The organic, nature-inspired forms of designer Daniel Issak represent an intense yearning to balance the values imbibed from his childhood in an artistic Spanish family and those derived from his fascination with science. His Spermatozoi collection, with its undulant forms tinged with mystery and mythology, is a splendid example of his special design alchemy. The pieces in this latest collection could be said to have drawn inspiration equally from under the sea, under a microscope and atop Mount Olympus—and are all the more fascinating for having been captured in glass.

5 tips for preventing swimmer's ear

Now that you know a lot more about swimmer’s ear and how to treat it, here are some tips that may prevent the condition from developing the next time your holiday plans or family routine include fun on the water. Earwax protects against foreign objects entering the ear canal and helps repel water. Its acidic pH also helps prevent the overgrowth of microorganisms. Removing the wax removes the moisture barrier, leaving exposed wet skin vulnerable to infection.

CityScapes NYC | Smart Products for Contract and Commercial Interiors

Amidst a skyline sparkling with the world’s smartest customers, we believe you also deserve contract interiors with a difference: Interiors that soar above the ordinary and make a statement. Interiors that save on two all-important commodities: time and money. Interiors that are as intelligent and technologically savvy as their inhabitants. Or even, sometimes, interiors that are, quite simply, beautiful. And green. CityScapes NYC, a manufacturers’ representative firm serving architects,

Elephants: A Battle for Survival by Lisa Lawley

The elephant's tusks, greatly coveted by humans, are by far longer and more elegant those of the few other animals that also have them. And the elephant's flexible, endlessly useful trunk, a lithe appendage that is nose and lip combined, has no equivalent feature in any other animal. Yet the stately elephant sports on its ample backside a skinny little flywhisk of a tail. Improbable as the elephant's parts are, the whole is a creature of consummate dignity, or of wicked hilarity, depending upon the individual elephant's mood and personality. In addition to its superb equipment for managing the physical environment, the elephant is keenly intelligent and emotionally complex in a way that resembles no other animal so much as man.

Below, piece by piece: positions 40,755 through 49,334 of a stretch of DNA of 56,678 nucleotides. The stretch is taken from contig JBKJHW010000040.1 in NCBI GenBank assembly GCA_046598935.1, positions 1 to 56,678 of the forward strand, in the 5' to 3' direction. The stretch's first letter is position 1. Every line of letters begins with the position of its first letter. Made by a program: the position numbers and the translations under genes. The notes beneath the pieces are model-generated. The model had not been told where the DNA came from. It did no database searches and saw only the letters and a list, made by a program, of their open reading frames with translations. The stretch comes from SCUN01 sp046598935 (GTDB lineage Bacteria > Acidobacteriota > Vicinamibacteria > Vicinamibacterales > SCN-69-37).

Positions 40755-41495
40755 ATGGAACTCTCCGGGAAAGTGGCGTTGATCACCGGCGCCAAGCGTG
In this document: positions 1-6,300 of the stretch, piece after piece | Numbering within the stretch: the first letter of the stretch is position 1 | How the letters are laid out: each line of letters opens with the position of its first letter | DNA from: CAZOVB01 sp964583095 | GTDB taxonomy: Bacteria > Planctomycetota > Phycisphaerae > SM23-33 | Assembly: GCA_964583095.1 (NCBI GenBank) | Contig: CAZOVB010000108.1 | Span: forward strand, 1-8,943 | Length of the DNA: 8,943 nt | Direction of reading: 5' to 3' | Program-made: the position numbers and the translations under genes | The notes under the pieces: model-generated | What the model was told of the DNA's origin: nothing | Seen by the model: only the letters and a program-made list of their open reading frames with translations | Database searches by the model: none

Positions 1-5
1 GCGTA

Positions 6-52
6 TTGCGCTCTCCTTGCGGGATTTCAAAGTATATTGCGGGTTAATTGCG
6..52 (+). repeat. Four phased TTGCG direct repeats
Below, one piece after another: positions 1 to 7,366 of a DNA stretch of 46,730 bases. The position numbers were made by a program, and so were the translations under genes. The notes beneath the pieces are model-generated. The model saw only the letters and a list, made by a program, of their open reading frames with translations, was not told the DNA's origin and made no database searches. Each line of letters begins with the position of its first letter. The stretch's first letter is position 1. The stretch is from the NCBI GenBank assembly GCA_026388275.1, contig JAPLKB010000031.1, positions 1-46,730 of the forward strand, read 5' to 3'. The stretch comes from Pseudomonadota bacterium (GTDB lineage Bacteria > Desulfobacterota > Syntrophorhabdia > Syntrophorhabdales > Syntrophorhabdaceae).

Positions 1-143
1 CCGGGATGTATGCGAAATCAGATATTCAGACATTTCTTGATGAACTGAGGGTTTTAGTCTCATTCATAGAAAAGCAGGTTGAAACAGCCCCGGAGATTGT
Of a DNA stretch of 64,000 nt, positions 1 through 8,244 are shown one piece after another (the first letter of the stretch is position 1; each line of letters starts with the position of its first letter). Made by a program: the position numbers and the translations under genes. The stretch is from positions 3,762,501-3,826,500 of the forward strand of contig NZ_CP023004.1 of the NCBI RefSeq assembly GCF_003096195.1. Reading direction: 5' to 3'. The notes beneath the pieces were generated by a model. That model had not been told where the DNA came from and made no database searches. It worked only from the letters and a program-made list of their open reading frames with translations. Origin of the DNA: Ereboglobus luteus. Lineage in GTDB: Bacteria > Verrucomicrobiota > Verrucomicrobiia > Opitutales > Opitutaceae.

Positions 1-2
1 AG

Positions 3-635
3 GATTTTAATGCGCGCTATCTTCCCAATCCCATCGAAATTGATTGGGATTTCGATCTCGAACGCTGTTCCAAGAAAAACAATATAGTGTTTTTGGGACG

Riso: Undiscovered Rice Dishes of Northern Italy by Gioetta Vitale with Lisa Lawley

The earliest written reference to rice cultivation in Italy dates from the fifteenth century, but rice probably was introduced to Italy in the tenth century, most likely as a result of the Saracen invasion. These marauding Arabs brought to Sicily and the mainland some of their favorite foods, including citrus fruits, sugar cane, and almonds. The history of rice--the edible seeds of an annual grass--is considerably older than its first appearance in Italian cuisine, possibly even older than wheat.

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Being a parent has its challenging moments. That’s particularly true when it comes to your child’s health: How do I know if my child is developing normally? Is my drinking water safe? What immunization schedule is ideal for my child? What should our family do to avoid malaria? My child has the sniffles and fever—again! Is something wrong? Is there any help for autism or ADHD here? How can I be sure my child will get the right care in an emergency? Many of these questions—and more—are sure to come up as you begin the adventure of raising a family. And if you’re a first-time parent or new in-country, finding the right health-care for your child can make all the difference to your peace of mind.